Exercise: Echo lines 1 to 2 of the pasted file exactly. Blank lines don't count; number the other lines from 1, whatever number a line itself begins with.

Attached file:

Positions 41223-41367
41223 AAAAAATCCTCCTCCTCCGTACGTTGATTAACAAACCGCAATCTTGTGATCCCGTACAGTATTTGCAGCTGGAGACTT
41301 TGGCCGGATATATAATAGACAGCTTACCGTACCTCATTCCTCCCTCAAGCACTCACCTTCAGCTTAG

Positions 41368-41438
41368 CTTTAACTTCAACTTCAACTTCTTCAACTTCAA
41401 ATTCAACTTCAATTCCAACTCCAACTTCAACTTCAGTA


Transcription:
Positions 41223-41367
41223 AAAAAATCCTCCTCCTCCGTACGTTGATTAACAAACCGCAATCTTGTGATCCCGTACAGTATTTGCAGCTGGAGACTT